Shaping change - Towards the eThekwini Municipality’s community ecosystem-based adaptation (CEBA) programme

Publié: 11 juin 2019
Dernière modification: 11 juin 2019

The Durban CEBA initiative has expanded on the original ecosystem management, and reforestation approaches. This was done by embracing a more holistic understanding of the link between communities and the ecosystems that underwrite their welfare and livelihoods, especially in the face of climate change risks. It involves climate-relevant knowledge transfer, creating local jobs and developing small businesses, all of which help to ensure cleaner, greener and more sustainable neighborhoods. As a result, communities become less dependent on costly utilities and services, and through their direct participation, they become joint owners of  a new green economy sector in Durban. Key elements include:

  • The management and/or restoration of local ecosystems. This is primarily through improving, for example, river flow regulation and erosion control, which can boost climate change adaptation and disaster risk reduction.
  • Ensuring communities understand climate change related risks and how to adapt to and better manage climate related disasters.
  • The upliftment of local communities through the establishment of “green jobs” for the poor and unemployed.
  • The establishment of delivery partnerships between the eThekwini Municipality, other spheres of Government, Businesses, NGOs and local communities.


Communication et sensibilisation
Cadre juridique et politique, plaidoyer en faveur des politiques
Échelle de la mise en œuvre
Phase de la solution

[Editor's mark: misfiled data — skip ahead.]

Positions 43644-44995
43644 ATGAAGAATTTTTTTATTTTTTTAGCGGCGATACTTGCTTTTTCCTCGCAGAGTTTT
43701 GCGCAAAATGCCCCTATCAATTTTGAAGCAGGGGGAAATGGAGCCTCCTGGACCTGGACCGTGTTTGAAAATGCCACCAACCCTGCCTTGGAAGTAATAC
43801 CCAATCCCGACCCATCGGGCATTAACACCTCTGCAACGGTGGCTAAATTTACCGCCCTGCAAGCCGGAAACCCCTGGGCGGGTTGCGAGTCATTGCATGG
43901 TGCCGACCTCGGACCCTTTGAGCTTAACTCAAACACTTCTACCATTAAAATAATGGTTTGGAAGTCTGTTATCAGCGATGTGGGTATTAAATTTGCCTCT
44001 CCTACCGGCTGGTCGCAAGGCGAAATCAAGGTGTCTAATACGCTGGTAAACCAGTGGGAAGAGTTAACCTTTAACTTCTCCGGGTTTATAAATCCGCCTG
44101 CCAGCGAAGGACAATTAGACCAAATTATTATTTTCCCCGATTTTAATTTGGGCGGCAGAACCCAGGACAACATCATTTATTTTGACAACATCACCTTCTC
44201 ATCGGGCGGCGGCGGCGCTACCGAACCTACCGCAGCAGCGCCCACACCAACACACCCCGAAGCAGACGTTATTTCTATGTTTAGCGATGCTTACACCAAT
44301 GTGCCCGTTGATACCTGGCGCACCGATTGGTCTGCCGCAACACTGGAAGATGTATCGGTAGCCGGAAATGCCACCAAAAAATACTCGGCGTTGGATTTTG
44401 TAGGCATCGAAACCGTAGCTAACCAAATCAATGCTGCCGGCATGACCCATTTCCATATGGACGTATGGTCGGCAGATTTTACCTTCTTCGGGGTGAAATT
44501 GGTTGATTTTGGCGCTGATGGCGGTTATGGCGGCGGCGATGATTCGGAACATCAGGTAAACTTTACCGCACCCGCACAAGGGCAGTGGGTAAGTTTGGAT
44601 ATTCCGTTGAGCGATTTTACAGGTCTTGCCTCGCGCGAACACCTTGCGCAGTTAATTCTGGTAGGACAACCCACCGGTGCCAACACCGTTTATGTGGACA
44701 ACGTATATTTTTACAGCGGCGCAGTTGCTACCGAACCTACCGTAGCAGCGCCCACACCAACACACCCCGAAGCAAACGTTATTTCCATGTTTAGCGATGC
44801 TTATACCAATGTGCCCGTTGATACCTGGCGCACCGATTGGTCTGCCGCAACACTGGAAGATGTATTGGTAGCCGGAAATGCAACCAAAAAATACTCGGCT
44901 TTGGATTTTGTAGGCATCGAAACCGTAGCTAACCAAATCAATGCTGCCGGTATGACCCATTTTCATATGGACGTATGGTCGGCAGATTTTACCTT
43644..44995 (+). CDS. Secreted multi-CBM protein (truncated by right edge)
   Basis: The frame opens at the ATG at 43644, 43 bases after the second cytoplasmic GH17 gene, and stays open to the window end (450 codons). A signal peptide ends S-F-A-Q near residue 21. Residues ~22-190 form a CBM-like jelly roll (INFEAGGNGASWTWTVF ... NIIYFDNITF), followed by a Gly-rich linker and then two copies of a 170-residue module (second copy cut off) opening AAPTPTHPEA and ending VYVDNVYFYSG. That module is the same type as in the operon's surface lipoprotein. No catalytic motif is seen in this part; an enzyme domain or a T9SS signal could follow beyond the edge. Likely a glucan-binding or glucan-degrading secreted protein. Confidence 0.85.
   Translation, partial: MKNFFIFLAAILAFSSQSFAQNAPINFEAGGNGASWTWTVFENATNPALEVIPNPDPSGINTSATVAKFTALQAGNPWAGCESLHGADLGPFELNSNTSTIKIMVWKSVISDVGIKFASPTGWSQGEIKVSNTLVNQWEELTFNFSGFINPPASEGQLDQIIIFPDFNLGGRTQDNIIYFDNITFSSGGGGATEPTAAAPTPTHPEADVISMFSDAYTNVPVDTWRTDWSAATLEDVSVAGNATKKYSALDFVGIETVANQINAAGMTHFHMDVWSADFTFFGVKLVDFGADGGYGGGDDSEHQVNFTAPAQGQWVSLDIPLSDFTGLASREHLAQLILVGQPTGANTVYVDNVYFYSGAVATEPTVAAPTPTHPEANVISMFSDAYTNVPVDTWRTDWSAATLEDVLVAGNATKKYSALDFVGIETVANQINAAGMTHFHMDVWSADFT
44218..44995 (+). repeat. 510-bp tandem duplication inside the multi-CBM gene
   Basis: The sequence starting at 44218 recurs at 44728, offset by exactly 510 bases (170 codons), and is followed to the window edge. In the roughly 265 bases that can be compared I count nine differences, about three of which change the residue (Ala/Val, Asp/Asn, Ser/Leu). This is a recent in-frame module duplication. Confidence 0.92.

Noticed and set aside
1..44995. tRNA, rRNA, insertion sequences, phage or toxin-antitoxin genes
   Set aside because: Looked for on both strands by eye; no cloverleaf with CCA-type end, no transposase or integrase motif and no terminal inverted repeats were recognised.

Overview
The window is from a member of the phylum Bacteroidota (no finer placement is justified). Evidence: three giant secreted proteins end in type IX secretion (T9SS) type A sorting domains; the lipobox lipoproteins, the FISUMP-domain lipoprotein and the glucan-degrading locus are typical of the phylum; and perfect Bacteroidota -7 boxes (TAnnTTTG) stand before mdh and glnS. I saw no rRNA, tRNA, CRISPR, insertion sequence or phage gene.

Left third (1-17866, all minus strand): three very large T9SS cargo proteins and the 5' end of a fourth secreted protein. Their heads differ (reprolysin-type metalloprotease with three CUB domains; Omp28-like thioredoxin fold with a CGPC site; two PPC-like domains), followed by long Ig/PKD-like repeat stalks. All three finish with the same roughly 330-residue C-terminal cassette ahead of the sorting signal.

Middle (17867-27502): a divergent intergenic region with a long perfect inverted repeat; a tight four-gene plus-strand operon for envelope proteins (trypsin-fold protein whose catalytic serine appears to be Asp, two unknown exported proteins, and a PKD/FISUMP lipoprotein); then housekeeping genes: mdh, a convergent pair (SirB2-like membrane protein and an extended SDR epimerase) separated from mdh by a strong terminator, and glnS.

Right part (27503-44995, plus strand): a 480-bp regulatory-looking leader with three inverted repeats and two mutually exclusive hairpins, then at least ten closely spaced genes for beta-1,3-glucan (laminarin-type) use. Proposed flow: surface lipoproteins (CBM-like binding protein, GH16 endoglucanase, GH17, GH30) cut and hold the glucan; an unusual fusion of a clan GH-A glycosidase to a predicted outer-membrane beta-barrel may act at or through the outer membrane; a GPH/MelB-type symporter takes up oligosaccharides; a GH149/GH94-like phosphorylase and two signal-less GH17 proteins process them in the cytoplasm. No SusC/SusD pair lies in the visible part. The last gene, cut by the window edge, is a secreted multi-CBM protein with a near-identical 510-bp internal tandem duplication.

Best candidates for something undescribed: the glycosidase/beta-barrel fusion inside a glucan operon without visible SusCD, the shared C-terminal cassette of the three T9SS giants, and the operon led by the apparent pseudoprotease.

Facteurs de réussite

  • Ongoing learning process - integration of lessons learnt from local projects, such as the Buffelsdraai Landfill Site Community Reforestation Project and other pilot measures in the Municipality.
  • Framing biodiversity as bio-infrastructure helped to put EbA at the heart of the development debate.
  • Support from politicians and leaders within the municipality.

Enseignements tirés

  • Experience with the ongoing development of Durban’s Municipal Climate Protection Programme indicates that achieving EBA in cities means moving beyond the conceptualization of a uniform one-size-fits-all approach, of street trees and parks, to a more detailed understanding of the complex ecology of indigenous ecosystems and their resilience under climate change conditions. When healthy, these systems deliver better ecosystem services, as well as jobs for people employed to management them.
  • It also means engaging with the role that this “bio-infrastructure” plays in shaping the quality of life and socioeconomic opportunities of the most vulnerable human communities.
  • Despite the long-term sustainability gains of this approach, implementation in Durban has been shown to be both technically challenging and resource intensive.
  • Large-scale EbA implementation will require changes in the roles, responsibilities and functions of existing local government institutions.

(Roberts et al. 2012)